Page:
Boston — Pablo Sandoval and Hanley Ramirez spent the last two seasons as NL West rivals. Now they're teammates in Boston, the result of a $183 million spending spree the Red Sox are hoping will lift them out of the AL East cellar.
"It's exciting for me to be with Hanley and David Ortiz," Sandoval said Tuesday at Fenway Park after finishing up a five-year, $95 million contract that adds him to a lineup he called "The Three Amigos."
About five hours later, the Red Sox completed their day-night news conference doubleheader by announcing Ramirez's four-year deal, which is worth $88 million. A former Red Sox prospect, Ramirez was traded to the Marlins nine Thanksgivings ago in a deal that brought Mike Lowell and Josh Beckett to Boston.
"Why not go back where you belong?" Ramirez said. "It worked out for the both of us: You guys won a couple of world championships. I haven't won any, but that's what I'm here for."
Sandoval helped the Giants win three titles, earning the World Series MVP in 2012 and the nickname "Kung Fu Panda" that helped cement him as a fan favorite. He thanked the Giants for bringing him up as a big leaguer and Giants' fans for their support.
"I want a new challenge. I need a new challenge," he said at his afternoon news conference. "I know that I had a great career in San Francisco. But I'm going to have a new one here."
Sandoval helps fill a hole in the Red Sox lineup for a third baseman and a left-handed bat. Ramirez, who played shortstop and a little third base with the Marlins and Los Angeles Dodgers, is expected to move to left field.
"You're always trying to get a sense of where they might fit in," Red Sox manager John Farrell said. "We're not even at Thanksgiving yet. The potential for some other additions might exist."
Sandoval's deal includes a team option for 2020 and Ramirez's contract has a vesting option for 2019.
A 28-year-old Venezuelan listed at 5-foot-11 and 248 pounds, Sandoval was seen as a potential replacement at designated hitter when Ortiz retires. But Sandoval said he plans to manage his weight so he can remain in the field.
Both players praised Ortiz, and Ramirez also said Dustin Pedroia helped recruit him to Boston.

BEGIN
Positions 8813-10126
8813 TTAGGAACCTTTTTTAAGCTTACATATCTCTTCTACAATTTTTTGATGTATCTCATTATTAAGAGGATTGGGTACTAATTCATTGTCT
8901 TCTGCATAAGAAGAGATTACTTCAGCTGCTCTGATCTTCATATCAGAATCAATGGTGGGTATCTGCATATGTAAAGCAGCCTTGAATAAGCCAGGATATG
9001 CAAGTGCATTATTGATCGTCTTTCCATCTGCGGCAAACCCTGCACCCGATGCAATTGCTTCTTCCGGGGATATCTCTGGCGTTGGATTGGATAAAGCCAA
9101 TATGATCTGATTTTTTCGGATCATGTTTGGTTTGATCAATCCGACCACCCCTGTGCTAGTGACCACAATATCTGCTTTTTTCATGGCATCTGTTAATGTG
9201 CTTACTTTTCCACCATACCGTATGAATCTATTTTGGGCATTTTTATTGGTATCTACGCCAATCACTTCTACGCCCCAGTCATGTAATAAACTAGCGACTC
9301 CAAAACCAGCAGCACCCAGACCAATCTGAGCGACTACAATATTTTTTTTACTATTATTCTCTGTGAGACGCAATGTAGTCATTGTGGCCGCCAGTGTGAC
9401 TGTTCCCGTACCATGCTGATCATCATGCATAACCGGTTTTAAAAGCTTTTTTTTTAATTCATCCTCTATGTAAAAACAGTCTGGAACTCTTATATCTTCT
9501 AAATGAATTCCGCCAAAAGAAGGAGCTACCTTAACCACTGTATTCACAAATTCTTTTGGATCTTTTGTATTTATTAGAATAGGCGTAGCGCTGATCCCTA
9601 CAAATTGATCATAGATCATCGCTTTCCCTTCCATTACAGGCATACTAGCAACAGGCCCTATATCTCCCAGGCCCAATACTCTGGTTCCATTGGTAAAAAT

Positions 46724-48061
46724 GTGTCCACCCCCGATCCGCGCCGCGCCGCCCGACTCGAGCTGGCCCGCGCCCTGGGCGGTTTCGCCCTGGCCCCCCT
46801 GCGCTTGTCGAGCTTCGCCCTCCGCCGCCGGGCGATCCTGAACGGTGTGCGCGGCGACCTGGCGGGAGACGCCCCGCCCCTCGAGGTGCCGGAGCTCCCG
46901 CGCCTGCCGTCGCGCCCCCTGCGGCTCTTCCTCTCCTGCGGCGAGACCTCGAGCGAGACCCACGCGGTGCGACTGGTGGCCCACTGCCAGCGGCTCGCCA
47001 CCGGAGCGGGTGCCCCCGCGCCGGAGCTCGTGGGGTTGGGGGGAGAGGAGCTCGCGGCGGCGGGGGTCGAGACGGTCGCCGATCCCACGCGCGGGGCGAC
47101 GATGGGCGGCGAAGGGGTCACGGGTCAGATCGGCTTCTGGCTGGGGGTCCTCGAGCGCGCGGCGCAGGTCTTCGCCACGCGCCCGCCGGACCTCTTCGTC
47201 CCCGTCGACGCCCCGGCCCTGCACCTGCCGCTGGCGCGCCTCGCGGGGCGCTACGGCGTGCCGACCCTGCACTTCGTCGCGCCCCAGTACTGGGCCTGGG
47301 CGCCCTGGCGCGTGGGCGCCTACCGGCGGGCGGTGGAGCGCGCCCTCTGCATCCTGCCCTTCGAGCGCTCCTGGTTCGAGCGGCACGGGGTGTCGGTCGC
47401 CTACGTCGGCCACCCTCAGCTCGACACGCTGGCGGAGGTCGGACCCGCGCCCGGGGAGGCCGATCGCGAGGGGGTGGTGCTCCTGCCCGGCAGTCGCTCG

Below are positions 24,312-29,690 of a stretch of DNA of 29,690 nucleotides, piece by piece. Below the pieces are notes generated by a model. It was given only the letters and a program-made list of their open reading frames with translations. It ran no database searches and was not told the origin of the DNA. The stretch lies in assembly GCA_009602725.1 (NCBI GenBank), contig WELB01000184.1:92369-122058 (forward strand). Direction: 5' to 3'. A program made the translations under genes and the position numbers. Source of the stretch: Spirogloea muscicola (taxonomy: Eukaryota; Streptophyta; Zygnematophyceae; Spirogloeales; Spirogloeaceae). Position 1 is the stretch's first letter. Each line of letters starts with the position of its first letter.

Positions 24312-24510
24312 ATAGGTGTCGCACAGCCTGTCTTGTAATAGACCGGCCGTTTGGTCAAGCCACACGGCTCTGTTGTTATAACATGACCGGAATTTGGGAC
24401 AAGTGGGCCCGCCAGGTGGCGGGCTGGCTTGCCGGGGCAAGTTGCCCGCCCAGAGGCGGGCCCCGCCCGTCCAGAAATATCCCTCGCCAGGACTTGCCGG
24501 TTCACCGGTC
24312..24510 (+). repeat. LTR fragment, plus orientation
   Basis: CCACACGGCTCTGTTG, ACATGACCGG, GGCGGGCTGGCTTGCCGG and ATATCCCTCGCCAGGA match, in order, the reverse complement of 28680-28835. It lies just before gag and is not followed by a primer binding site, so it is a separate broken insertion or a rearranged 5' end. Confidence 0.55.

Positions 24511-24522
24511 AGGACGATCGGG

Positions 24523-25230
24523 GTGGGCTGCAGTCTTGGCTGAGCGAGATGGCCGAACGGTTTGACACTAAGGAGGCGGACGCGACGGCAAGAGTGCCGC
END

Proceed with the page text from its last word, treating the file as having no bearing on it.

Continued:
"He said, 'I've got two rings. You don't have any. I want some more,'" Ramirez said. "That kind of thing pumps you up."
Sandoval said Ortiz gave him advice when he was in the minor leagues that he has carried with him. Having a chance to play with Ortiz, who was the Series MVP in 2013, was a factor that attracted him to Boston.
"To be Papi's teammate — 162 games, all that with him — for me, it's going to be a very exciting time," said Sandoval, who had dinner with Ramirez on Monday night. Ramirez agreed, saying Ortiz was "like a big brother to me."
Sandoval is a career .294 hitter who had 16 homers and 73 RBIs in the regular season this year and then hit .366 in the postseason while helping the Giants win their third World Series in five years.
"He really embodies a lot of what we care about," Red Sox general manager Ben Cherington said. "He's been a big winner. He's been a performer when it counts the most. He's respected as a teammate, loves to play. We think he fits what we're all about here. We're excited to have him."
A 30-year-old infielder who has never played the outfield in 1,634 professional games, Ramirez batted .300 with 13 homers and 71 RBIs for Los Angeles this year. Cherington, who watched Ramirez learn to play shortstop in the minors, said he is confident Ramirez can take on a new position.
For now, the Red Sox are overloaded with outfielders and short on pitchers, having acquired Allen Craig and Yoenis Cespedes at the July trade deadline while shipping off four-fifths of the rotation.
"We've got a ways to go in the offseason," Farrell said.
To clear the roster spots, the Red Sox designated first baseman-catcher Ryan Lavarnway and infielder Juan Francisco for assignment.
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